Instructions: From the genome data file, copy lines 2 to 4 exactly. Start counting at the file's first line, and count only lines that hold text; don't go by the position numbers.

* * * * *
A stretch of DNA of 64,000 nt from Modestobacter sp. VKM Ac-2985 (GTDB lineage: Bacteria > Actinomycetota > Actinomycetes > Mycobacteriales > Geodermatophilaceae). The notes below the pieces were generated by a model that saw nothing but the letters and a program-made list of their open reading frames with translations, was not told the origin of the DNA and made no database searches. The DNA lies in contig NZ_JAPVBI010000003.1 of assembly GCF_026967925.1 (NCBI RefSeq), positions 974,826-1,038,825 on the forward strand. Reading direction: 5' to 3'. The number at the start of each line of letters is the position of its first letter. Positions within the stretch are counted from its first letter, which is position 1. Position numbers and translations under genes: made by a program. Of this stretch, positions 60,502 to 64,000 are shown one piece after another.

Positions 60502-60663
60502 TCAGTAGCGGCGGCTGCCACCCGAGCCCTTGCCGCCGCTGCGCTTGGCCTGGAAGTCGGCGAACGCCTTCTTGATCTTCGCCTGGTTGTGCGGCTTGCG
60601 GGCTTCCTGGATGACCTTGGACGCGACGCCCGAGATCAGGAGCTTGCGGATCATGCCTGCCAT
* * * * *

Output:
Positions 60502-60663
60502 TCAGTAGCGGCGGCTGCCACCCGAGCCCTTGCCGCCGCTGCGCTTGGCCTGGAAGTCGGCGAACGCCTTCTTGATCTTCGCCTGGTTGTGCGGCTTGCG
60601 GGCTTCCTGGATGACCTTGGACGCGACGCCCGAGATCAGGAGCTTGCGGATCATGCCTGCCAT